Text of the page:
At least one senator believes Congress’ old age is hindering efforts to regulate the new technology.
Sen. Ted Cruz, R-Texas, didn’t mince words Thursday when asked about Congress’ ability to fully grasp and regulate artificial intelligence.
“To be honest, Congress doesn’t know what the hell it’s doing in this area,” Cruz, the ranking member of the Senate Commerce Committee, said at Politico’s Global Tech Day. “This is an institution where I think the median age in the Senate is about 142. This is not a tech-savvy group.”
The outspoken senator only exaggerated the Senate’s median age slightly — Pew Research Center pegs it at just over 65 years old — but his comments come as lawmakers on both sides of the political aisle embark on a sort of AI 101 education.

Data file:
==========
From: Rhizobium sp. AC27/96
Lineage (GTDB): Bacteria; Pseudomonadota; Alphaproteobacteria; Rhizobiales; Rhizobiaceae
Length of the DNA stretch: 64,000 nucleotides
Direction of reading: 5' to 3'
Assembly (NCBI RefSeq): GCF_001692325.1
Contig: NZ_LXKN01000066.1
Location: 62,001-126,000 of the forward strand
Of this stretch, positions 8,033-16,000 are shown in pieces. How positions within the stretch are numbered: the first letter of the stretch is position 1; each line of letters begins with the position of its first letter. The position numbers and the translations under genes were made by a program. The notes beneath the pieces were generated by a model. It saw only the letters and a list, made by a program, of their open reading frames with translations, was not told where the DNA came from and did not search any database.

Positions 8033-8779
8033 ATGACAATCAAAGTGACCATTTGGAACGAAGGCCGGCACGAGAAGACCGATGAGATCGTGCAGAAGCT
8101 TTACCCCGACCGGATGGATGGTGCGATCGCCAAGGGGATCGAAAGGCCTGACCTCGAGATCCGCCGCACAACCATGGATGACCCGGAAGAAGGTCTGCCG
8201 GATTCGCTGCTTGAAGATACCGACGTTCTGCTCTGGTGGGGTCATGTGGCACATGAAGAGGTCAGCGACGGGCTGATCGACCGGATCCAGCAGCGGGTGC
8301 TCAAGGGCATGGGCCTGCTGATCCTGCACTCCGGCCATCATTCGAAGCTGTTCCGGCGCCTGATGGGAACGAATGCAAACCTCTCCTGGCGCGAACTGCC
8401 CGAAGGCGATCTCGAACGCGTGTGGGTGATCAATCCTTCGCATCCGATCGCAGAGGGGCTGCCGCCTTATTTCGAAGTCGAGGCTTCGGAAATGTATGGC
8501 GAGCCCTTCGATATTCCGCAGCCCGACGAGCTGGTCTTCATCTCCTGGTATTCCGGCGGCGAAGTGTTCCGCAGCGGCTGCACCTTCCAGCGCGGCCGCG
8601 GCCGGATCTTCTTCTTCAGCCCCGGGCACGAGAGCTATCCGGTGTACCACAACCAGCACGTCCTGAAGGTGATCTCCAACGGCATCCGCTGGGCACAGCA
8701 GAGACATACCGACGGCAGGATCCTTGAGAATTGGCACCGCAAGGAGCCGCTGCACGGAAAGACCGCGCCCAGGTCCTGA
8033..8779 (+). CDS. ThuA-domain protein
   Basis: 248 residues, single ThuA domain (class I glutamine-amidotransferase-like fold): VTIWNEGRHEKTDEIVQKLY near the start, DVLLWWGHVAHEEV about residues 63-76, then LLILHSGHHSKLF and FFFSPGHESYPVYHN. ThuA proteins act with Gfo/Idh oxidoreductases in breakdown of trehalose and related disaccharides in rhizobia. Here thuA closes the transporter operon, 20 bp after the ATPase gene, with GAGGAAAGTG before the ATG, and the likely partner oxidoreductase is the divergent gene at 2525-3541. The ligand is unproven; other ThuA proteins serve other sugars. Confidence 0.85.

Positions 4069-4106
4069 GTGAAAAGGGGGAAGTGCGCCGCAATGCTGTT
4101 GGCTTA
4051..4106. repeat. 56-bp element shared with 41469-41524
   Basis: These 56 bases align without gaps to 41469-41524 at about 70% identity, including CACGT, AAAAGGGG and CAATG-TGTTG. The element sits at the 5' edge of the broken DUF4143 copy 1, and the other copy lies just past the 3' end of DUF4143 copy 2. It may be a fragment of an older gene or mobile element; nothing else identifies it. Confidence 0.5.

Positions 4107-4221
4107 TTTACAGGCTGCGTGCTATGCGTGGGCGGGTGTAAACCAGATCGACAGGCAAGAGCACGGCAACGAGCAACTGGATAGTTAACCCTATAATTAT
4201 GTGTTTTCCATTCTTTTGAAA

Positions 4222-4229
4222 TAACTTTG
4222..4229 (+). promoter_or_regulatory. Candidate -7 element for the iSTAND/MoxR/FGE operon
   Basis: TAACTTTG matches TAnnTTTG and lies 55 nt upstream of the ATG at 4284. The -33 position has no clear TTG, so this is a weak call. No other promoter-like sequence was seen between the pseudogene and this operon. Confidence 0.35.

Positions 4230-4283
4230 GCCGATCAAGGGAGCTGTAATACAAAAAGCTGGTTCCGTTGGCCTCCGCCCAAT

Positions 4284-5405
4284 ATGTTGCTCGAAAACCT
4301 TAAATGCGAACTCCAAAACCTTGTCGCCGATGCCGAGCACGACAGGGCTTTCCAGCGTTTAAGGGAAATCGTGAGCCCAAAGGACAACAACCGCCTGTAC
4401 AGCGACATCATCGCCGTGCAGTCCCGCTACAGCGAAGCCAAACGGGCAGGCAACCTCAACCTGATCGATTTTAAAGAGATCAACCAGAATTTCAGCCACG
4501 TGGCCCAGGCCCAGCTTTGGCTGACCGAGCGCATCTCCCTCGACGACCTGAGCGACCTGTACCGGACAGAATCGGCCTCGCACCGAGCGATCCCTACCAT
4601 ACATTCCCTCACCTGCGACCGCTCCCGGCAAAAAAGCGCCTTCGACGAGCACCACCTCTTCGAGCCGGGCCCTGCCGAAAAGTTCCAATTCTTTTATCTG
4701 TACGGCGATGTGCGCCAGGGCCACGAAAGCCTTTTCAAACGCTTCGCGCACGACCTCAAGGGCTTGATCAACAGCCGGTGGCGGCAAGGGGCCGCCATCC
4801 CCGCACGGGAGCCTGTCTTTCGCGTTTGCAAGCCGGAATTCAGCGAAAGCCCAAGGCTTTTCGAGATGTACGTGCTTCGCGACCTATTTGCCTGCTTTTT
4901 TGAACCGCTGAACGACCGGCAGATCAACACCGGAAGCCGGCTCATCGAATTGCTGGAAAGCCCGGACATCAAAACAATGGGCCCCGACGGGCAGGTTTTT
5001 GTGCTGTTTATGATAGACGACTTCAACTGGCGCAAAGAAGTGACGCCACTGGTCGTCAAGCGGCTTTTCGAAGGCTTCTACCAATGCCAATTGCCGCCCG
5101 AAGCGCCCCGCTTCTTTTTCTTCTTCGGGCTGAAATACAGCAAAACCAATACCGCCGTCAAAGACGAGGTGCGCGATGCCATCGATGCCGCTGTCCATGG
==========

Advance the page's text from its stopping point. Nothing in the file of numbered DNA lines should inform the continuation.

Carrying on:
Some of AI’s industry leaders have been happy to engage with lawmakers and White House officials, eager to set the messaging agenda and provide insight to what AI tools — like OpenAI’s ChatGPT platform — actually do and how they work.
“I think many of us, we’re still in learning mode, we’re just trying to get information,” Ted Lieu, D-Calif., and vice-chair of the House Democratic Caucus said June 7 at the Amazon Web Services Summit. “If you write an act of Congress and it’s wrong, you need another act to correct that, so we want to be careful about how we proceed.”
Nonetheless, lawmakers have introduced several AI-related pieces of legislation, including bills that would prohibit AI from making major societal decisions, mandate warning labels for AI-generated material and create a new digital and AI oversight agency.